How Not To Vote

We’ve heard a lot of chatter recently over the upcoming June 3 election.


We enjoy hearing healthy debates and conversations about which candidate is better suited for the job, be it a seat on the Mono County Board of Supervisors, the Mono County Sheriff and county assessor, or the Mammoth Lakes Town Council.


The chatter pleases us, for the most part. It’s nice to know we live in a community with residents who care about and participate in elections.


Some of the chatter, however, is in dire need of some schooling.


For example, we recently heard a citizen say she would vote for only one candidate for town council, even though there are three open seats and she is thus allowed three votes for three candidates.


Why would anyone do that?


Others are saying they are voting solely based off of a single issue—most notably the single family rental issue or the formation of the newest NGO (non-governmental organization), Mammoth Lakes Recreation, on the town level, and budget balancing and preserving public lands on the county level.


We overheard another businessman say he would vote for two males and one female to “balance out the council.”


Our favorite comment came from a local businessman when he said he would not vote for a certain Mammoth Lakes Town Council candidate because he knew this candidate “was going to win.”


How does that make sense? Seriously, we don’t get it.


We were appalled to hear such comments.


We don’t understand the logic in any of these situations—and that’s because there isn’t any.


The upcoming election is a critical election. There are three open seats on the town council with no incumbents running.


There are two open seats on the board of supervisors, with no incumbents in the District 5 race.


We have a county assessor’s seat and a county sheriff’s seat with all of the candidates campaigning for the first time (the current sheriff and assessor were both appointed to their positions).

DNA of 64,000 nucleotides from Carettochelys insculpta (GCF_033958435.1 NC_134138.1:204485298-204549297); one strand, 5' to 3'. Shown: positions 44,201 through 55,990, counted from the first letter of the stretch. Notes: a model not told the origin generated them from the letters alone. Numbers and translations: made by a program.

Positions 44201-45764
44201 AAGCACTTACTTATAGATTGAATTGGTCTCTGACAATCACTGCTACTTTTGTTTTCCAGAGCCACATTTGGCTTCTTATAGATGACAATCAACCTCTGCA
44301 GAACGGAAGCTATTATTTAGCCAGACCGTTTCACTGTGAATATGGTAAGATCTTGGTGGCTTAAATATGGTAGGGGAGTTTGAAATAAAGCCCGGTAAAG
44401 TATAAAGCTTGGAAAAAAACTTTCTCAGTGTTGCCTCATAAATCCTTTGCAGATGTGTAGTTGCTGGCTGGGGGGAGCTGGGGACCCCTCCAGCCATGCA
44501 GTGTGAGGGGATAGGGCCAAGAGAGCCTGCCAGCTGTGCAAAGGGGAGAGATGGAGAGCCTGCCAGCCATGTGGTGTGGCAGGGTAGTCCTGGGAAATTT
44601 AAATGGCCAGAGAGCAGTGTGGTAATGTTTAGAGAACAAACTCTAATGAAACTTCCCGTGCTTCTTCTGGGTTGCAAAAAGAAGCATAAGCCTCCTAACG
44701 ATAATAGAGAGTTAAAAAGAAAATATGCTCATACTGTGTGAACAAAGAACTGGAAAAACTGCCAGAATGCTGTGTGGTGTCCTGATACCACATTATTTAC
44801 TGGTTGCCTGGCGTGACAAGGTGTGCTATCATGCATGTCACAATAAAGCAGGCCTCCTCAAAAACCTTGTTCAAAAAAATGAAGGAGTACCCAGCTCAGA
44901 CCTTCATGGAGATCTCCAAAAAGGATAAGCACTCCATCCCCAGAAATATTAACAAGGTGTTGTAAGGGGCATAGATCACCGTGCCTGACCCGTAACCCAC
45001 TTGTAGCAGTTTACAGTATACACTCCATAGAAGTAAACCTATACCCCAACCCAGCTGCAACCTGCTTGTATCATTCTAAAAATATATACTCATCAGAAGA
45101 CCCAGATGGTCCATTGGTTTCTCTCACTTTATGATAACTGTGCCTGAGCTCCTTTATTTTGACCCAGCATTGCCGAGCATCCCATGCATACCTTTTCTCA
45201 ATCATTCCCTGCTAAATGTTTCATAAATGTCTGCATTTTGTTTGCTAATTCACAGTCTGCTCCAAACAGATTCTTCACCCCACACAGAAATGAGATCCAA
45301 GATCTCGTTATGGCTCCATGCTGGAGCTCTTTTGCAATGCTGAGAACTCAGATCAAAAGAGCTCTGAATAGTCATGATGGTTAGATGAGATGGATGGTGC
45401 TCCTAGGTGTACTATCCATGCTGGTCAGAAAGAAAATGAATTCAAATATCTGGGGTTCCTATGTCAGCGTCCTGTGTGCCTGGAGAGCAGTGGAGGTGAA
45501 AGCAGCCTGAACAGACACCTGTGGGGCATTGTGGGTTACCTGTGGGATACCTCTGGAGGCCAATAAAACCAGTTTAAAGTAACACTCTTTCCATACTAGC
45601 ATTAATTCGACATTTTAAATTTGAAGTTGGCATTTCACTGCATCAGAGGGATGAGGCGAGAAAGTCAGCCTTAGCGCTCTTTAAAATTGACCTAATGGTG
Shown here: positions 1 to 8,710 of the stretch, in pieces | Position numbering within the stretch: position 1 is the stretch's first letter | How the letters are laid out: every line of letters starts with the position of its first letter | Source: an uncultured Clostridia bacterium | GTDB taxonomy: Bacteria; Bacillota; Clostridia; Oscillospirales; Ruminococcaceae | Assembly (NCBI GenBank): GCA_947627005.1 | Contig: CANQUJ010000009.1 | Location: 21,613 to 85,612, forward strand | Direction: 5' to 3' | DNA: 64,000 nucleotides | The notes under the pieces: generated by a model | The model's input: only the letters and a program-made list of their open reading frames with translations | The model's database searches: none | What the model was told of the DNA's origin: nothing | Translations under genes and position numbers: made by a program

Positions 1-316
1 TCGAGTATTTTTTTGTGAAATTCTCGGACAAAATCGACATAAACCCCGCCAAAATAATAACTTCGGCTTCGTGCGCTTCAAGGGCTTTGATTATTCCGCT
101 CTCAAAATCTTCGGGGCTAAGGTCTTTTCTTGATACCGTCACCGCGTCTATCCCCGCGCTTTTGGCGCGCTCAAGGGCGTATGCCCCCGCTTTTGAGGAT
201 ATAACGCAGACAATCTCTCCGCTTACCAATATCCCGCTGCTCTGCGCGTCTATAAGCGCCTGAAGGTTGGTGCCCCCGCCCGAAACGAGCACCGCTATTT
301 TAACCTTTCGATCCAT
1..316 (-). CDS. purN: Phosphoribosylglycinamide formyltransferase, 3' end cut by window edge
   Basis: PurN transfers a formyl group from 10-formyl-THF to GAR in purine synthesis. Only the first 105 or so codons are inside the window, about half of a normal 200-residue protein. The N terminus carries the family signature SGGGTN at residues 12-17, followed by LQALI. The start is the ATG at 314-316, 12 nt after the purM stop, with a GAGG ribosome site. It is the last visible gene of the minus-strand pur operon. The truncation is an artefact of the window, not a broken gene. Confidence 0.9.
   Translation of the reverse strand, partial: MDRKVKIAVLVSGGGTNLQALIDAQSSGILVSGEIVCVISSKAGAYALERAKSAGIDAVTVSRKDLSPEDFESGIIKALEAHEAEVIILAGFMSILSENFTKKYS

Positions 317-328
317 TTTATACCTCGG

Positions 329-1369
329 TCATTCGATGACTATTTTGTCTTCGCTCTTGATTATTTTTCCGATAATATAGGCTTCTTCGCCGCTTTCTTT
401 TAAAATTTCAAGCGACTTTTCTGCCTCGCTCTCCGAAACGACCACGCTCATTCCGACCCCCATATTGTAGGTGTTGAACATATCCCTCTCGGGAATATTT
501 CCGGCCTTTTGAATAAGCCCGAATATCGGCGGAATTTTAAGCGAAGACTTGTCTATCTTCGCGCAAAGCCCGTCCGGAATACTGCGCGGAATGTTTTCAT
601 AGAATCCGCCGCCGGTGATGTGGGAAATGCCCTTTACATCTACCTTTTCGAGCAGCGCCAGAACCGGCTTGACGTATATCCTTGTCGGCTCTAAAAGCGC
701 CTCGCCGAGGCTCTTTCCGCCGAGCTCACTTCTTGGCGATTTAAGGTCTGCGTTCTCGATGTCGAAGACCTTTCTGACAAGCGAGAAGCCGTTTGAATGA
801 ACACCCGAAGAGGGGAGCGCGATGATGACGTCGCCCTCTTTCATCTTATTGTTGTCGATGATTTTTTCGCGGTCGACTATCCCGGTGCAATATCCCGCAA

The only race with an incumbent (Larry Johnston for District 1) is a rematch against Bill Sauser, who ran in the same race four years ago and only lost by five votes. Sauser said he’d heard that at least one person did not vote for him because he’d rather see Sauser stay with the Mammoth Lakes Recreation Commission.


We’d like to see our fellow Mono County citizens vote for candidates who they think will best represent the interest of their constituents.


You should not vote for a person based on his or her sex.


You should not vote for a person based on of a single issue.


You should not vote for a person because you feel bad that they won’t get a lot of votes.


This is not a popularity contest. The people elected to these positions are responsible for shaping the future of Mono County and the Town of Mammoth Lakes.


We encourage residents to vote for the best-qualified candidate in each race.


This doesn’t mean that the candidate will have the answer to everything. 


No single person has the answer to everything.


We are looking for candidates who will listen to constituents, who will engage in thoughtful discussion before making decisions, and who will ask hard questions and be confident enough to make even harder decisions.


We are looking for candidates who have the best interest for the future of Mono County and Mammoth Lakes as their foremost thought, regardless of sex or a single issue.


We hope our fellow voters do the same.